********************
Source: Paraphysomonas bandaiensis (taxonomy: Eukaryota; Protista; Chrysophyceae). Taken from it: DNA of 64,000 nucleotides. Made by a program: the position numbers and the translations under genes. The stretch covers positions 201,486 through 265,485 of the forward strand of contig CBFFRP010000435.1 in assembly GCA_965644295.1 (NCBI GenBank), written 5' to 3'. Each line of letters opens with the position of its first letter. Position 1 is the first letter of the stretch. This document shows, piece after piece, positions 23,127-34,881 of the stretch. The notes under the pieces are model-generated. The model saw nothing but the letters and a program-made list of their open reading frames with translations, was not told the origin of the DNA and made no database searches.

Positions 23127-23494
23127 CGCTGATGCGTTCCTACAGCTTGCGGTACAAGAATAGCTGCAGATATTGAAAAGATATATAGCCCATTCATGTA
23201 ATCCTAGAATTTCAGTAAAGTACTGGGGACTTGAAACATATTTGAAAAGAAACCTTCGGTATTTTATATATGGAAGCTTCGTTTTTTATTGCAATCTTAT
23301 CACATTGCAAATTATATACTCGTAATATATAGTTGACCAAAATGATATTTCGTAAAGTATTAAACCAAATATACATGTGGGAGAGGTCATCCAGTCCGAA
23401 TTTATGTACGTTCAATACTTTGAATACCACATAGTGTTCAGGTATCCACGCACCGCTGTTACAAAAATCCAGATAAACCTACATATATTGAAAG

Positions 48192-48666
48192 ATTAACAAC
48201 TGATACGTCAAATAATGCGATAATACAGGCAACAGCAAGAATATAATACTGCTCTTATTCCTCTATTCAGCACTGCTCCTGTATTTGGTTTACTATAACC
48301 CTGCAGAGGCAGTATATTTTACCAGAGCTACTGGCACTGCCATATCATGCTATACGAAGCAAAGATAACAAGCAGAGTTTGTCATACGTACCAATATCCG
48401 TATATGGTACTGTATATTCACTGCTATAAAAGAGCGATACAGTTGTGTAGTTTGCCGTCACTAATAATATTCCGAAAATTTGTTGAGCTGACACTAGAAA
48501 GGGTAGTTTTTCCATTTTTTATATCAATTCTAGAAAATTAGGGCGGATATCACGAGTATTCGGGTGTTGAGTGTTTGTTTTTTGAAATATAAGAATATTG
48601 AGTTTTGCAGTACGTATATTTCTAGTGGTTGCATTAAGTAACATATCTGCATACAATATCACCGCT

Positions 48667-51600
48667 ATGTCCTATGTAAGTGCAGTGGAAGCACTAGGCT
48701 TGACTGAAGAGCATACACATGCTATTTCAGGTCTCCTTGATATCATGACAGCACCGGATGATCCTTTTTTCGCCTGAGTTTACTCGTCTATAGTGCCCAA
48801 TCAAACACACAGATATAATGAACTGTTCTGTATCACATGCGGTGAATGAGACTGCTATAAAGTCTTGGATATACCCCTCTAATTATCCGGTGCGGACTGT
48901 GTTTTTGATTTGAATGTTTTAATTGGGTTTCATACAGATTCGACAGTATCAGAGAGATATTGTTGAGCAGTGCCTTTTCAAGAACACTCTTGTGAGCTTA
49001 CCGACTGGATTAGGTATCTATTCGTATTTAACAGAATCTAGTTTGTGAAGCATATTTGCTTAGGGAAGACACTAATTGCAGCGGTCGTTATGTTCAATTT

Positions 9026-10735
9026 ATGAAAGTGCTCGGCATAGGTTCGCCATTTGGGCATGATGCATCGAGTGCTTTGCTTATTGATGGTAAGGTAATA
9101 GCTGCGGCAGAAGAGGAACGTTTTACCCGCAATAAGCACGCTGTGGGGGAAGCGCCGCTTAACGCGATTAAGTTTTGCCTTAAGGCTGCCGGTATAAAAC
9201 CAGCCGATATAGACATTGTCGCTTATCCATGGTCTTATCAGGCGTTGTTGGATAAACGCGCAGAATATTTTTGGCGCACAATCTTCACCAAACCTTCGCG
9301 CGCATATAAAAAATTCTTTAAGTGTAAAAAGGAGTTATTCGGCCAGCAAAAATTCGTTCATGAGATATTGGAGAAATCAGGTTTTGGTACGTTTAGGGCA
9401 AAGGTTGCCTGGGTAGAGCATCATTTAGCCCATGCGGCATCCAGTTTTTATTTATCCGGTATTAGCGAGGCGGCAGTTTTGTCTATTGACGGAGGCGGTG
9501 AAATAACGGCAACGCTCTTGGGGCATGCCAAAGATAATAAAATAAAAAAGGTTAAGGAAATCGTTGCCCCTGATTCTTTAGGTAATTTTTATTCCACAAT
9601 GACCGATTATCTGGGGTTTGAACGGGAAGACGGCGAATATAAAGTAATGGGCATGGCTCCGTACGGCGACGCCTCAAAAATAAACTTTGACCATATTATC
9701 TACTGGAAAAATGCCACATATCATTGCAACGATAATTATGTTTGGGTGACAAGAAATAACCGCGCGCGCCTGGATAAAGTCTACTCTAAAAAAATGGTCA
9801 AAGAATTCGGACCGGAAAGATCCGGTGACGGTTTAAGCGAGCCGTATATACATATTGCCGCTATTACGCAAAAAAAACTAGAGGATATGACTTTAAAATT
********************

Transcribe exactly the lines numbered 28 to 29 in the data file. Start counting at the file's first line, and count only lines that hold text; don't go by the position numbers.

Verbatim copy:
9701 TACTGGAAAAATGCCACATATCATTGCAACGATAATTATGTTTGGGTGACAAGAAATAACCGCGCGCGCCTGGATAAAGTCTACTCTAAAAAAATGGTCA
9801 AAGAATTCGGACCGGAAAGATCCGGTGACGGTTTAAGCGAGCCGTATATACATATTGCCGCTATTACGCAAAAAAAACTAGAGGATATGACTTTAAAATT